The Loading Dock -- created to salvage trash to repair low-income housing -- has received a National Excellence Award from the United Nations and the U.S. Department of Housing and Urban Development.
The Baltimore organization has been cited as the nation's "first successful, self-sufficient nonprofit recycler of building materials."
Lumber, windows, solar panels. A maple gymnasium floor. A gargoyle water fountain. Toilets, tubs and kitchen sinks. These were among the stacks of construction supplies that the organization offered recently at about a third of retail price to eligible buyers.
"We recycle trash that's otherwise headed for the landfill. It's the old story of 'one person's trash is another's treasure,' " said Leslie Kirkland, a co-directors.
She and co-director Aaron Miripol led a group of staff members to a United Nations ceremony in New York recently after being selected from 200 model programs. The Loading Dock was recognized as one of 25 innovative U.S. examples of community building, along with such famous programs as Habitat for Humanity.
Its work will be shown in June to 25,000 social leaders in Istanbul, Turkey, at the U.N. Habitat 2 Conference on Human Settlements, held once a decade.
The Loading Dock is also competing for a White House award to recognize work that contributes to "sustainable development." It one of 20 finalists chosen from a field of 300 projects.
In its 11 years, the Loading Dock has retrieved 25,000 tons of materials, saved nonprofit groups and low-income people $5 million and helped rehabilitate 20,000 homes, the directors said.
Twice a year, it has a paint giveaway to make room in its jammed warehouse at 2523 Gwynns Falls Parkway, in the Northwest Business Center near Mondawmin Mall. It gave away 500 gallons in October.
On a recent walk through the busy operation, Ms. Kirkland and Mr. Miripol explained the work of 16 staffers -- average age 33 -- as they passed through rows of toilets, scores of doors and old friends selecting items there as they have for years.
Bob Pezzini, project manager of St. Pius V Housing Committee Inc., was scouting for insulation. The work was under way in low-income housing units that the community development corporation manages in Harlem Park.
"We've gotten a lot of high-quality stuff here," Mr. Pezzini said. "Paint, door locks, caulking, spackling, cabinets, everything. It's an excellent, excellent program." He walked away with a huge roll of insulation after paying cash, the required tender.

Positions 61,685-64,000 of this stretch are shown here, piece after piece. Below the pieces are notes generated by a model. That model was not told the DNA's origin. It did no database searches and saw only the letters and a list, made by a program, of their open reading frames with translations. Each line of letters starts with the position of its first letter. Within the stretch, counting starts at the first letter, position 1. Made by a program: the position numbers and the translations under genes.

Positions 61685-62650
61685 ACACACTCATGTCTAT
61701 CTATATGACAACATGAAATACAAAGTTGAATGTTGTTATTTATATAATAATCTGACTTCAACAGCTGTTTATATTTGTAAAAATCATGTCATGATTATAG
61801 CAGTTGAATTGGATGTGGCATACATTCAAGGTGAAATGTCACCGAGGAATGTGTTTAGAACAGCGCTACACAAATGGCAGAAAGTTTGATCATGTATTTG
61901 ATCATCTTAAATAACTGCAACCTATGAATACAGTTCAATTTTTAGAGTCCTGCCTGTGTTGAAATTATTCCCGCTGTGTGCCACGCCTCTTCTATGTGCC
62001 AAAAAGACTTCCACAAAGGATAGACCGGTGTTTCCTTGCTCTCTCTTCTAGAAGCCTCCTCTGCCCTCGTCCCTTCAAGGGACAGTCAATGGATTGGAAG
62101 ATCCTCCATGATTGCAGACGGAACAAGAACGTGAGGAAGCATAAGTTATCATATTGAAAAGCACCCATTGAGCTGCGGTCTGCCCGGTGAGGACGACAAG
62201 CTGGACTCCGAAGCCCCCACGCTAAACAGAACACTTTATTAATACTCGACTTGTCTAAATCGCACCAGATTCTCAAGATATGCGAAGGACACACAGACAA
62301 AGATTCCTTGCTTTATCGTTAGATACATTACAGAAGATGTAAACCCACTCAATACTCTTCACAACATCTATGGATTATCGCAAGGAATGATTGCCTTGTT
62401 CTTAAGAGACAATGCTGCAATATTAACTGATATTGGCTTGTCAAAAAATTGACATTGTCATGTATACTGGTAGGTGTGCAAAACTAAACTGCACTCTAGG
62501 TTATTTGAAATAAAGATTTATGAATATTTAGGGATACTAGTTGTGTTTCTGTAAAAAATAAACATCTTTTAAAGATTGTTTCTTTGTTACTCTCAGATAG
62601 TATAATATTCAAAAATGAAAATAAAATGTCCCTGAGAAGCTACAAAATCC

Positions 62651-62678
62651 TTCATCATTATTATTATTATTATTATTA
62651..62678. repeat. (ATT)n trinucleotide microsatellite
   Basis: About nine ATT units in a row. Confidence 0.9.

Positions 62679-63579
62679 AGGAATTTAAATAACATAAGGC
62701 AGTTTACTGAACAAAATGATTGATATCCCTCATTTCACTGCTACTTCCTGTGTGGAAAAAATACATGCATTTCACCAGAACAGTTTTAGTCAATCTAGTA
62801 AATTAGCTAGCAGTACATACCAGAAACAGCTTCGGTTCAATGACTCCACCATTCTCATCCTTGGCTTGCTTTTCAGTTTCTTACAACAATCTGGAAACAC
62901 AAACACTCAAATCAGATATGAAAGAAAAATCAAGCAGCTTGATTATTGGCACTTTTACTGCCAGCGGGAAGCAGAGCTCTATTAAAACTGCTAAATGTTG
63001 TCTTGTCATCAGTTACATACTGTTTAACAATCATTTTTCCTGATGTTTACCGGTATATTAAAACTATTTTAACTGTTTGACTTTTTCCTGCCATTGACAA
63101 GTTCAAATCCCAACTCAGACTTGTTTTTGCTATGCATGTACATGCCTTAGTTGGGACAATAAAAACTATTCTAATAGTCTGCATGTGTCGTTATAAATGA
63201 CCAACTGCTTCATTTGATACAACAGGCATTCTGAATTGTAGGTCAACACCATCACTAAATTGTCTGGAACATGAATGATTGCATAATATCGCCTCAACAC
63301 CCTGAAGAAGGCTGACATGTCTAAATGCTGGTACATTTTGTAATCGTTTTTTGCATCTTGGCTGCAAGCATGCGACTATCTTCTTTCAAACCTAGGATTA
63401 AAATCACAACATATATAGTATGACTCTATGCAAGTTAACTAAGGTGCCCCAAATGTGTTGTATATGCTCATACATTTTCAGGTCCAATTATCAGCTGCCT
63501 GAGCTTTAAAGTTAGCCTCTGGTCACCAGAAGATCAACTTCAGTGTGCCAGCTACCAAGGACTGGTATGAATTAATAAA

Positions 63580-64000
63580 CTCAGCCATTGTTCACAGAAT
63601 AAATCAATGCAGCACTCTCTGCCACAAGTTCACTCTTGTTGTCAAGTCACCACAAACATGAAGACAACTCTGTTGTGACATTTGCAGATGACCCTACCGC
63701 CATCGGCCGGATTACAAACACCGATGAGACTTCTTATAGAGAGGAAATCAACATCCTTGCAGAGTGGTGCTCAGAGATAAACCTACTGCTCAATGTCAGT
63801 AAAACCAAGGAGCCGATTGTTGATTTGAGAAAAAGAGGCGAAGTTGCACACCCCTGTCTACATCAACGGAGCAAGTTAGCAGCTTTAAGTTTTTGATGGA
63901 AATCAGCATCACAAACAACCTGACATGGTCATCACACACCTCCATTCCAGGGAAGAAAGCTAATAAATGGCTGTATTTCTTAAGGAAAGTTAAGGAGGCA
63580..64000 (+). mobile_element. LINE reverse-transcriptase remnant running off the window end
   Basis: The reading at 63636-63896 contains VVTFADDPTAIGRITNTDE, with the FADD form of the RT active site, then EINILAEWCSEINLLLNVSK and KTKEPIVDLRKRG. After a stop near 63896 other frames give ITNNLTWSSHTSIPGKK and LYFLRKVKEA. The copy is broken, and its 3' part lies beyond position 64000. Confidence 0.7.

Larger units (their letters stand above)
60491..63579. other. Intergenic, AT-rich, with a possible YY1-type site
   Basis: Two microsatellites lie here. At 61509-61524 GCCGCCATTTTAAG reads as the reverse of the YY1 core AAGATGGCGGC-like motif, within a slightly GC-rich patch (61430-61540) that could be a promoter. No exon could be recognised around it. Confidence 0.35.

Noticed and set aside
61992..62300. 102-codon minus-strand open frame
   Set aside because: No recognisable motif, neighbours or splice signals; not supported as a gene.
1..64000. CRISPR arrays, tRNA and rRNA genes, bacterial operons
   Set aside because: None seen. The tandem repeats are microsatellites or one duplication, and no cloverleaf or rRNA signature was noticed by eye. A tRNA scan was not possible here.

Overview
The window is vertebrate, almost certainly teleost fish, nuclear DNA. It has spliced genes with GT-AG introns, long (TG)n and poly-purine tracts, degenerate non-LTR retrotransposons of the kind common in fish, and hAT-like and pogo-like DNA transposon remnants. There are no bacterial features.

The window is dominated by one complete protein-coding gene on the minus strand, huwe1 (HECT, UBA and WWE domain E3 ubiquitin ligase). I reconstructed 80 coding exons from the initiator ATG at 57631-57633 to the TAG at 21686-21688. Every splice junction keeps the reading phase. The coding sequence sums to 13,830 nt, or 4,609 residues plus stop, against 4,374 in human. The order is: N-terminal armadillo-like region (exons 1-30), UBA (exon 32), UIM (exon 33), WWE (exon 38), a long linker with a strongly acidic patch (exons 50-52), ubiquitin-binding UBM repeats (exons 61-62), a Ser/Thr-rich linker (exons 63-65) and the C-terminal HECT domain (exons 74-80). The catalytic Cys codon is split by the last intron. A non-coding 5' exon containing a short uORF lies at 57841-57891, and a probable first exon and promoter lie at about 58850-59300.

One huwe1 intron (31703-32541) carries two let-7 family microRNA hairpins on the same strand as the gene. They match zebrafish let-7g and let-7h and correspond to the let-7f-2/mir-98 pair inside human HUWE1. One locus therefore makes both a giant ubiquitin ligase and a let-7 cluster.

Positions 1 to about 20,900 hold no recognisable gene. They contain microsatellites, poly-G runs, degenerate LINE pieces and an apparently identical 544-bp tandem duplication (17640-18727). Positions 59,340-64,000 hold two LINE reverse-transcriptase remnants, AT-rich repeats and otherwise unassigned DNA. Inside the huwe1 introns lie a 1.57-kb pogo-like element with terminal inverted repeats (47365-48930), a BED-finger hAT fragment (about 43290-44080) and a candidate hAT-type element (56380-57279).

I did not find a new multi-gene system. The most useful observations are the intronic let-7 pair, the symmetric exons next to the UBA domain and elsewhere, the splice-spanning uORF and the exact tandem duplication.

Savings can be substantial. For example, toilets cost between $20 and $30, compared with prices of new ones, which are sold by retailers at $50 to $150, Mr. Miripol said.
Junk it's not, in many cases. He pointed to huge piles of neatly bunched strips of maple boards.
"A school in Westminster gave us 4,000 square feet of perfectly good hardwood maple gym flooring," he said. "Someone will make good use of that. Most of the donations are unused or good quality like this."
Mr. Miripol said the Loading Dock is 85 percent self-sustaining through its high-quality donations, though it does get some grant money. Volunteers help, especially conducting regular workshops showing members how to put in a window, lay carpeting or do other home projects.
Ms. Kirkland, typically committed to stabilizing urban communities, said, "I like working here because it's a business with a heart. It's based on common sense."
The Loading Dock's truck collects most of the donated goods and brings them to the 21,000-square-foot warehouse, which was moved to its current location in 1987 from its home near
Memorial Stadium. Other goods are left at collection sites at landfills.
Mr. Miripol said the city's Department of Housing and Community Development has been an especially strong partner.
John Black, a former labor organizer and the Loading Dock's outreach director, said the activity has created its own "subculture" of donors, buyers and volunteers. "We're motivated get people to own and fix their own homes and be self-sufficient."
He said the warehouse doesn't compete with companies such as Home Depot and Hechinger. People might buy half of their supplies at the Loading Dock and find the other half at a big commercial store. Satisfied buyers come back time and again, sometimes for exotic materials. Nonprofit buyers snapped up the solar panels and the gargoyle fountain. The gym floor will find a taker soon.
The word is spreading in Baltimore, thanks to Hope Cucina, the )) former executive director, and staffers. Baltimore's reuse center and others are working to set up a national network to be called REDO (Reuse Development Organization) to create more centers.
Baltimore staffers have visited or given warehouse tours or phone advice to about 300 groups.
How the Loading Dock works
Who gives goods
The Loading Dock's 300 company donors give surplus (often older, discontinued) homebuilding stock, and 3,000 people offer used but reusable materials. For donors, the giving is an act of recycling and a tax write-off. It clears space for replacement materials, saves the cost and effort of trips to the dump and gives donors the sense that they're making poorer neighborhoods more stable.
How donations arrive
The Loading Dock's truck collects most of the goods and brings them to its 21,000-square-foot warehouse, which moved to Gwynns Falls Parkway in 1987 from its original home near Memorial Stadium. Other goods are left at collection sites at landfills.
Who buys materials
More than 5,000 people have become members, paying $5 a year, after showing proof of fixed or low income. Fixed-income seniors are major buyers
Eligibility is determined by the city's Department of Human Services or by nonprofit partners.
About 1,700 churches, low-income housing programs and other nonprofit organizations have become members at $10 a year.